Some rebel leaders have said that the United States, which backs some rebel groups, had sent them a proposal that would allow evacuees their choice of destination, under security guarantees from Russia. But trust has eroded to such an extent that the rebels have yet to respond.

Syrian and Russian officials say the offensive in Aleppo will continue until rebels surrender or die.

“The issue of withdrawing militants is the subject of separate agreements,” Sergei Ryabkov, the Russian deputy foreign minister, told the Ria news agency Monday. “This agreement has not yet been reached, largely because the United States insists on unacceptable terms.”

The sticking point for months has been a dispute between Russia and the United States over what to do about fighters linked with al-Qaida who are among the rebel groups in eastern Aleppo. The United Nations estimates that about 10 percent of the 8,000 rebel fighters in the city belong to an al-Qaida-linked group, the Levant Conquest Front. The rebels and their international backers say the figure is much lower; the government says it is much higher.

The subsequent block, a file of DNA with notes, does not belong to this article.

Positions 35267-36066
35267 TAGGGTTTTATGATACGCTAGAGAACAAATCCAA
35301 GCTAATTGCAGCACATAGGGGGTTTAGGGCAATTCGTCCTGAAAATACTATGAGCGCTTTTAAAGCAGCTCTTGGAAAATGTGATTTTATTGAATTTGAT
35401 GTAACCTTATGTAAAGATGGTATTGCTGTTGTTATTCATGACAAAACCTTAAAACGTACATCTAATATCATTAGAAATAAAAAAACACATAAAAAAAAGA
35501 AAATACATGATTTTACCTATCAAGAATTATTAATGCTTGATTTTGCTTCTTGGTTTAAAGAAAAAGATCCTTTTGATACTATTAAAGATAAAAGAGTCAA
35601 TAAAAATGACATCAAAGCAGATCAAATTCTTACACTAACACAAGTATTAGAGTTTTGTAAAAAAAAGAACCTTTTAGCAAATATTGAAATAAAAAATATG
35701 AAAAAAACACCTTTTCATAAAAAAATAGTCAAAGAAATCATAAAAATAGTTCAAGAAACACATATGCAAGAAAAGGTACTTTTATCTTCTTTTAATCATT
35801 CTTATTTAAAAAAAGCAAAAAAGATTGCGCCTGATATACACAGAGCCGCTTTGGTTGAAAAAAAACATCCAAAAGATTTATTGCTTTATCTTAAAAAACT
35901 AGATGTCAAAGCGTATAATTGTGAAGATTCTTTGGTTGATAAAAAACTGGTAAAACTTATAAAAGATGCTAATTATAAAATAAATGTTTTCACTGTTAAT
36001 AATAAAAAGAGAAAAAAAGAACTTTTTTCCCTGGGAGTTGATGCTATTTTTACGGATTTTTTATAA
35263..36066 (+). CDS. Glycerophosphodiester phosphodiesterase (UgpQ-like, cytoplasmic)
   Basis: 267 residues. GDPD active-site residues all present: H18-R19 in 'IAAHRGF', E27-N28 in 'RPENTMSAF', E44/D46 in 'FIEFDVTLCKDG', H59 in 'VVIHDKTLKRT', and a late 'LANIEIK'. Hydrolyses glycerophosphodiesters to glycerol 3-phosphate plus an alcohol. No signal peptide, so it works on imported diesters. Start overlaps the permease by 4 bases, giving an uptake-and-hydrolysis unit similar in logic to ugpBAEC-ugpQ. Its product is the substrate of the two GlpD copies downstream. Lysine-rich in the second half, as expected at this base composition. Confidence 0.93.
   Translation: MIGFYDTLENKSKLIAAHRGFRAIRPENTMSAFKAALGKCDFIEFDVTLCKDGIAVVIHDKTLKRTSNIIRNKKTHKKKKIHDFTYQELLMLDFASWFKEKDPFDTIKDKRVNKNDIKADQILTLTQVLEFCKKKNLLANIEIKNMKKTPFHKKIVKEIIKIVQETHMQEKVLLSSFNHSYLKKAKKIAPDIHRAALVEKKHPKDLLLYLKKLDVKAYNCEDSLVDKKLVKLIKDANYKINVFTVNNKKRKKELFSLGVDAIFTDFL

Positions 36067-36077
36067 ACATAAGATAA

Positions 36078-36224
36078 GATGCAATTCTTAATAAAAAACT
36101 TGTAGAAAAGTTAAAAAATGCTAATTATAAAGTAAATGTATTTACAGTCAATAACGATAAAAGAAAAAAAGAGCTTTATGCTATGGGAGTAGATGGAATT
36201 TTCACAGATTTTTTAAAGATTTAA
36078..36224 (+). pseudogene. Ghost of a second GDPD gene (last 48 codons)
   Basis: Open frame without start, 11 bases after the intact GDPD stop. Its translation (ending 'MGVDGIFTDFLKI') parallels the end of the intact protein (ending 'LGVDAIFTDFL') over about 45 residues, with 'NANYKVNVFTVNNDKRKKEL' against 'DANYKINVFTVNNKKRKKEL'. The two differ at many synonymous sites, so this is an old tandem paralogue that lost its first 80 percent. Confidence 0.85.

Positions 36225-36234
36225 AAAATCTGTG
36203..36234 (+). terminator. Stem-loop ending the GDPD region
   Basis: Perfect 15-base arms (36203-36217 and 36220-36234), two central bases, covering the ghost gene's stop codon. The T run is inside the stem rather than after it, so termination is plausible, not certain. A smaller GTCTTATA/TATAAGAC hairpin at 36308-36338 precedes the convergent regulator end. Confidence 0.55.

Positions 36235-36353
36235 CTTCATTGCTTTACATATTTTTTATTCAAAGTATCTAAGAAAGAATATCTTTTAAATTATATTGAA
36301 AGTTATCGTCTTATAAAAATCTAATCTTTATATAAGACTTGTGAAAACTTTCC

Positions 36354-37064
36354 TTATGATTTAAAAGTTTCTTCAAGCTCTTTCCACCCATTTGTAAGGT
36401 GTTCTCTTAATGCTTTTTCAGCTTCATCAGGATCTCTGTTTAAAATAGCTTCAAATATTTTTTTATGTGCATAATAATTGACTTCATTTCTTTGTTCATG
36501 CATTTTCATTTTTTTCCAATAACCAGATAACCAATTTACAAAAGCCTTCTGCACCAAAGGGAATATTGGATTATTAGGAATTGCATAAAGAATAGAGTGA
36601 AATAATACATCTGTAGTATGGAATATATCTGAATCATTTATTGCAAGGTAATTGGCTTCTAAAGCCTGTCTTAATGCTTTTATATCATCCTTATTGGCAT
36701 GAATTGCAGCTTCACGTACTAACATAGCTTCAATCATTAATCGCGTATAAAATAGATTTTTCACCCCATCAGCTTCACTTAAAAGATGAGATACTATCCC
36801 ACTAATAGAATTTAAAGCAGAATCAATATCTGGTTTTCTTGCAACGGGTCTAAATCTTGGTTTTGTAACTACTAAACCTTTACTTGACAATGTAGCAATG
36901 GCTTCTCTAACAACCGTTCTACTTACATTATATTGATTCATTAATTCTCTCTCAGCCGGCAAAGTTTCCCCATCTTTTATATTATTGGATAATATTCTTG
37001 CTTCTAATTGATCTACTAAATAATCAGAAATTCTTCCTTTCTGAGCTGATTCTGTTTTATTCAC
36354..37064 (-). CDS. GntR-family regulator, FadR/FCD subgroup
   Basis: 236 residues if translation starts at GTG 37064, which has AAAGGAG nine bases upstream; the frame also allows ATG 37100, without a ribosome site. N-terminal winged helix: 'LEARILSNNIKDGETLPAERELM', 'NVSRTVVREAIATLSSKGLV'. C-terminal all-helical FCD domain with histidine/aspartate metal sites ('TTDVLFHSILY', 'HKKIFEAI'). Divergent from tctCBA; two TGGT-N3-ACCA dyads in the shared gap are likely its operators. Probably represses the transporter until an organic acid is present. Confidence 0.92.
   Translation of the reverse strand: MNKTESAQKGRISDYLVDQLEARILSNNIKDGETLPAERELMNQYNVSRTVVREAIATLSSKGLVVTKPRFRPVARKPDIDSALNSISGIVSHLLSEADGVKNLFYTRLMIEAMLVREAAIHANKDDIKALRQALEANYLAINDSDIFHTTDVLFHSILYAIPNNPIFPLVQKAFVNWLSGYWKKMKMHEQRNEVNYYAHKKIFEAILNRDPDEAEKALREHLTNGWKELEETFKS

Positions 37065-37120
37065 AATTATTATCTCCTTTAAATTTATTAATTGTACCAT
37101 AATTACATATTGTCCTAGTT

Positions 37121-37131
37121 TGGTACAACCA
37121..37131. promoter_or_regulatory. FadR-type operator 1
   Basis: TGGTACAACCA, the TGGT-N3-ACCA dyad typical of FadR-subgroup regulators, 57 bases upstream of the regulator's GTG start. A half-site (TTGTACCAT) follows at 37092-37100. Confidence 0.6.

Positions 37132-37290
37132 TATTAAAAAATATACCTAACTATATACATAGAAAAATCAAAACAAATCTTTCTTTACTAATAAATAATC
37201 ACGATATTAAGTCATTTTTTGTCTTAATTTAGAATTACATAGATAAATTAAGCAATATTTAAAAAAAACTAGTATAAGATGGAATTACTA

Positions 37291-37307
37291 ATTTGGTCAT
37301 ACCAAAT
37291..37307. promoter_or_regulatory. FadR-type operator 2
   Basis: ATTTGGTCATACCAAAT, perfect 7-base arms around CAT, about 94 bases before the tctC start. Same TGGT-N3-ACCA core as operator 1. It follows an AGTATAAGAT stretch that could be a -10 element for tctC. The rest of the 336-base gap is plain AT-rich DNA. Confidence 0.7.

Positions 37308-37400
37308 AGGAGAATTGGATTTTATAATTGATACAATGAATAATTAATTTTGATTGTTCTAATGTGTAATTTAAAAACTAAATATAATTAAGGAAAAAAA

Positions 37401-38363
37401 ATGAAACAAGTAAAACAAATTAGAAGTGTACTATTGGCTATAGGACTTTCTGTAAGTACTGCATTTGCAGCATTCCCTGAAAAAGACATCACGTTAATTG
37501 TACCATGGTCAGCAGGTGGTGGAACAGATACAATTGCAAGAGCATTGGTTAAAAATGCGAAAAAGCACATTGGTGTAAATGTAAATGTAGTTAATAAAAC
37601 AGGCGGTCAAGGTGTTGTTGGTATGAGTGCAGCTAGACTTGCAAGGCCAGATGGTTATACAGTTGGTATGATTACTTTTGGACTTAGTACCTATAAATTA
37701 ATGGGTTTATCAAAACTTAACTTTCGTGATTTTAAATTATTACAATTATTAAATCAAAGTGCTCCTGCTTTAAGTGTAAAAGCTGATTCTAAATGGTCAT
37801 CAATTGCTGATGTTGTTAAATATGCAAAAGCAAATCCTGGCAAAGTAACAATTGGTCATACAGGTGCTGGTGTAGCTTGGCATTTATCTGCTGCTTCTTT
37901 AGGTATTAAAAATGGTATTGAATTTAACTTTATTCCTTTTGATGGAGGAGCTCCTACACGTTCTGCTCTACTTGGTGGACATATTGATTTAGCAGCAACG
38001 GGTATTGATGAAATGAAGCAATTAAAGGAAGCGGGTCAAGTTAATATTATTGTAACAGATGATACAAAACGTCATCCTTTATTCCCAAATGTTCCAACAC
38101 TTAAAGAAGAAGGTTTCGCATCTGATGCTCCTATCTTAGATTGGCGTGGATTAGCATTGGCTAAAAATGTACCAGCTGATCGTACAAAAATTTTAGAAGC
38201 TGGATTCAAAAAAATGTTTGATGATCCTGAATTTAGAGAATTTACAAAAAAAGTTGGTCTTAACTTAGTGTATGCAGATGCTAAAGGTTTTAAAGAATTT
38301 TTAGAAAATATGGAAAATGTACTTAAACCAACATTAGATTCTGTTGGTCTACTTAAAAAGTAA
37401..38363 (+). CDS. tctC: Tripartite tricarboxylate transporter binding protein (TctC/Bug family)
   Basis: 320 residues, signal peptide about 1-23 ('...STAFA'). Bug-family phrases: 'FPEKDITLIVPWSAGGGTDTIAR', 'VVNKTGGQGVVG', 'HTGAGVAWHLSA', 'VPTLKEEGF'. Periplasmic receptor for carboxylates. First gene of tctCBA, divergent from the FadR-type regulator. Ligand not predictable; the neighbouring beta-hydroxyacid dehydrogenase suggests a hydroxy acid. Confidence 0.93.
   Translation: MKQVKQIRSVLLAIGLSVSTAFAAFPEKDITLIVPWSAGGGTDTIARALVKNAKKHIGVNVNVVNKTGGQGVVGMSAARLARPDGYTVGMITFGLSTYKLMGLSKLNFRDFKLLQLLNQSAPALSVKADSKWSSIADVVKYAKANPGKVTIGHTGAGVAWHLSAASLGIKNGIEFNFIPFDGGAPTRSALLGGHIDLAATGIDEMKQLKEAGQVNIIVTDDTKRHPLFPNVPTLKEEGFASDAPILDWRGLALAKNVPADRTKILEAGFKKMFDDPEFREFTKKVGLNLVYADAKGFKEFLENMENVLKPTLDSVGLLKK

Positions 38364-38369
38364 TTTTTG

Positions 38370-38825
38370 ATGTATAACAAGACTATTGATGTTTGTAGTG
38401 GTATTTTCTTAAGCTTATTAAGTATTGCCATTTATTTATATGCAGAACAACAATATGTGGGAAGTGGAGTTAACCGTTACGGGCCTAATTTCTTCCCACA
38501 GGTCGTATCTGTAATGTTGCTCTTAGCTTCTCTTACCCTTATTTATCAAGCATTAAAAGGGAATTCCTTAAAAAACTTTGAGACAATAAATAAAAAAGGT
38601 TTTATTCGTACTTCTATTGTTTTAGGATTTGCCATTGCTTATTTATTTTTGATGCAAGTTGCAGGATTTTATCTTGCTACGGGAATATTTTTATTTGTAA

Before the government broke through the rebel defenses, the U.N. was proposing that the Levant Conquest Front leave Aleppo in exchange for three main broad concessions from the government side: an end to bombardment; protection and aid for remaining civilians; and some form of local administration for rebel areas.

But the government rejected any form of self-government, saying that it would “reward terrorists,” while the rebels rejected versions of the deal that did not include it. Now, there is no meaningful rebel territory left for the local opposition council to govern. “We are hearing terrifying SOS calls from the civilians, but we can’t do anything,” said Bassem al-Hajj, a spokesman for Nour al-Din al-Zenki, one of the main rebel groups in Aleppo. “The fighters are defending, but they are retreating under pressure. Unfortunately, the situation is very bad.”

A civilian activist in the enclave, Bassem Ayoub, said that he and a group of other activists and aid workers “are all gathering in one place, in one building,” and that “every minute’s delay for stopping this means getting closer to death.”